When the defected genes are inherited from both the parents, then it may lead to a life-threatening condition called beta thalassemia major. Thalassemia major causes serious complications in unborn babies. Most babies with alpha thalassemia major do not make it up to the pregnancy or birth. Beta thalassemia major is more common in babies and children than alpha thalassemia major.

What Causes Thalassemia in Pregnancy?

You may have thalassemia in pregnancy in following cases:

  • You may inherit the defective gene from either of your parents.
  • You may inherit the deformed genes from both your parents.
  • You are more likely to inherit the defected genes if you belong to Asian, African, Middle Eastern or Mediterranean ethnicities.

How To Know If You Have Thalassemia?

Following points may help you know if you have thalassemia in pregnancy:

  • You may already be on medication and treatment if you are suffering from a serious case of thalassemia.
  • Your doctor may prescribe you blood tests during your first antenatal visit. These tests also include thalassemia test during pregnancy.
  • You may get blood tests done for you and your partner before getting pregnant, to know if you or your partner has thalassemia.
  • You may not know that you are suffering from thalassemia if you have alpha or beta minor thalassemia, your blood tests will help you determine it.

Thalassemia blood test

How To Know If Your Unborn Baby Has Thalassemia?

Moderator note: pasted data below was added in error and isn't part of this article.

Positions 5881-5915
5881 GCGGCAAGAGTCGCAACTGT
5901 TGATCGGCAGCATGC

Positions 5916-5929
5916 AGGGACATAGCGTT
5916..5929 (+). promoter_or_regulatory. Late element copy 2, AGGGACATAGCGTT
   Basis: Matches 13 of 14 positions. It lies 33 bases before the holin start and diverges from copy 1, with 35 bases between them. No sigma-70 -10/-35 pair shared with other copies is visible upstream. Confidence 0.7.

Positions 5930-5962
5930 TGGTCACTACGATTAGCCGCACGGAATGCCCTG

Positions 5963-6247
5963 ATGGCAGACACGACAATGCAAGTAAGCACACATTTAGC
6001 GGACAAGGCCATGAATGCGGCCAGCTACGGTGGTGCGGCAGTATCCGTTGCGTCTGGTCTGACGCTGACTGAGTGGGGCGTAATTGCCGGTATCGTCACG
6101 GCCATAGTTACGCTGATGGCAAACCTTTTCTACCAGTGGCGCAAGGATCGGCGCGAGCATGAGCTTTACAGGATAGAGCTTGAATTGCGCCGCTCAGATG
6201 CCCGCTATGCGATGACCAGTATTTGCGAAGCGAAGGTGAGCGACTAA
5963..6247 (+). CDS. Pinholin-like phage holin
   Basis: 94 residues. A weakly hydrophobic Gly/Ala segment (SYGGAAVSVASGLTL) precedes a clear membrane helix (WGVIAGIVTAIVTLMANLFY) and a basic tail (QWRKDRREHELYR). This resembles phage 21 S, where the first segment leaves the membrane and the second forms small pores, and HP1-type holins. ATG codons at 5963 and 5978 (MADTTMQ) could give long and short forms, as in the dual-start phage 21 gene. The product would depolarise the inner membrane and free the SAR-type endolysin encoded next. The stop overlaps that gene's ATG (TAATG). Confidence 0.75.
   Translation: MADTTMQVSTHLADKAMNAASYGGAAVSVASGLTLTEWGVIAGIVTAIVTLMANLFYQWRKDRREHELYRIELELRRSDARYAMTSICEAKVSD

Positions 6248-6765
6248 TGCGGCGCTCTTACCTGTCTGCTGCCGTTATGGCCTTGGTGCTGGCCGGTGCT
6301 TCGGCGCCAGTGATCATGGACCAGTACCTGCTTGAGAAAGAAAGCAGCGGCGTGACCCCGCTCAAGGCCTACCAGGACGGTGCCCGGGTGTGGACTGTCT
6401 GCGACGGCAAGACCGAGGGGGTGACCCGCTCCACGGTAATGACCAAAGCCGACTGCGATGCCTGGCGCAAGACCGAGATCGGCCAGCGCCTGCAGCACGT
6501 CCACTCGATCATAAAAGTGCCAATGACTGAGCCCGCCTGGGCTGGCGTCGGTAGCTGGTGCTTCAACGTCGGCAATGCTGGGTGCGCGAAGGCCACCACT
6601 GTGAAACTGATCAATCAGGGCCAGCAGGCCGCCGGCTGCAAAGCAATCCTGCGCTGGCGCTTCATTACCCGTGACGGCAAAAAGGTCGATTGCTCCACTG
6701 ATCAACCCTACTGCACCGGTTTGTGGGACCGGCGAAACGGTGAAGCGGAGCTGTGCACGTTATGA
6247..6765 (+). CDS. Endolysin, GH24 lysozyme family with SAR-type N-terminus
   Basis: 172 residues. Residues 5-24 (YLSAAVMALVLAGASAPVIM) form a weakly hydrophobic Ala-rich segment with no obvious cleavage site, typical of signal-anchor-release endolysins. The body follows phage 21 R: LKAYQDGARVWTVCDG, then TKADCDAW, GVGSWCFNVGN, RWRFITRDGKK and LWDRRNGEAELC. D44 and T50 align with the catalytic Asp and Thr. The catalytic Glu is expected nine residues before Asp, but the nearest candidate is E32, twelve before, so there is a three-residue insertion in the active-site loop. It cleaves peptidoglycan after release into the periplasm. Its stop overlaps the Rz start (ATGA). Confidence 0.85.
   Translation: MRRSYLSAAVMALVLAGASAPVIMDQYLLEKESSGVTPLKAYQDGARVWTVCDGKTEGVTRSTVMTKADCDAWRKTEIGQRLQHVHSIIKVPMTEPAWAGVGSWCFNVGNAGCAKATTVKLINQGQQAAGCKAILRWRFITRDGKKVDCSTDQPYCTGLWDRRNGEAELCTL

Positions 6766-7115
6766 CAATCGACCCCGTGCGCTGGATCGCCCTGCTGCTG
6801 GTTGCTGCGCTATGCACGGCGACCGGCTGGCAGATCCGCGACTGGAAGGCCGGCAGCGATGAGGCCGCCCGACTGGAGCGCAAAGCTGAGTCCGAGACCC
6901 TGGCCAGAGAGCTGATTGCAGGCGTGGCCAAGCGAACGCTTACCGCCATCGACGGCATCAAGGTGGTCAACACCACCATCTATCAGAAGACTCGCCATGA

Thalassemia is an inherited disease, therefore if either you or your partner or both have thalassemia; there is a great possibility that your unborn baby may have it too.

In case if a single parent is a defective gene carrier, the chances of the unborn baby getting this gene are one in two. However, if both the parents have deformed genes carriers, then the baby has following chances of inheriting thalassemia:

  • 25% chances that your baby has a severe case of thalassemia
  • 25% chances that your baby is neither the carrier nor has any associated disease
  • 50% chances that your baby is an asymptomatic carrier

In a case where you or your partner has thalassemia trait, following tests may be prescribed by your doctor for prenatal diagnosis of thalassemia:

  • Your doctor may test your amniotic fluid after fifteen weeks of pregnancy. This test to check the amniotic fluid around your baby is known as amniocentesis.
  • Your doctor may take a sample of your placenta at around eleven to fourteen weeks of pregnancy. The placenta is taken for DNA testing and this test is known as chorionic villus.
  • Your doctor may do foetal blood sampling. This test may be done around eighteen to twenty-one weeks of pregnancy. The blood for the umbilical cord is taken for testing.

In a case where the unborn baby is diagnosed with alpha thalassemia major, there are very dim chances of survival. The doctor may recommend terminating the pregnancy as the baby may not sustain till delivery or birth.

How Does Thalassemia Affect Pregnancy and Baby’s Birth?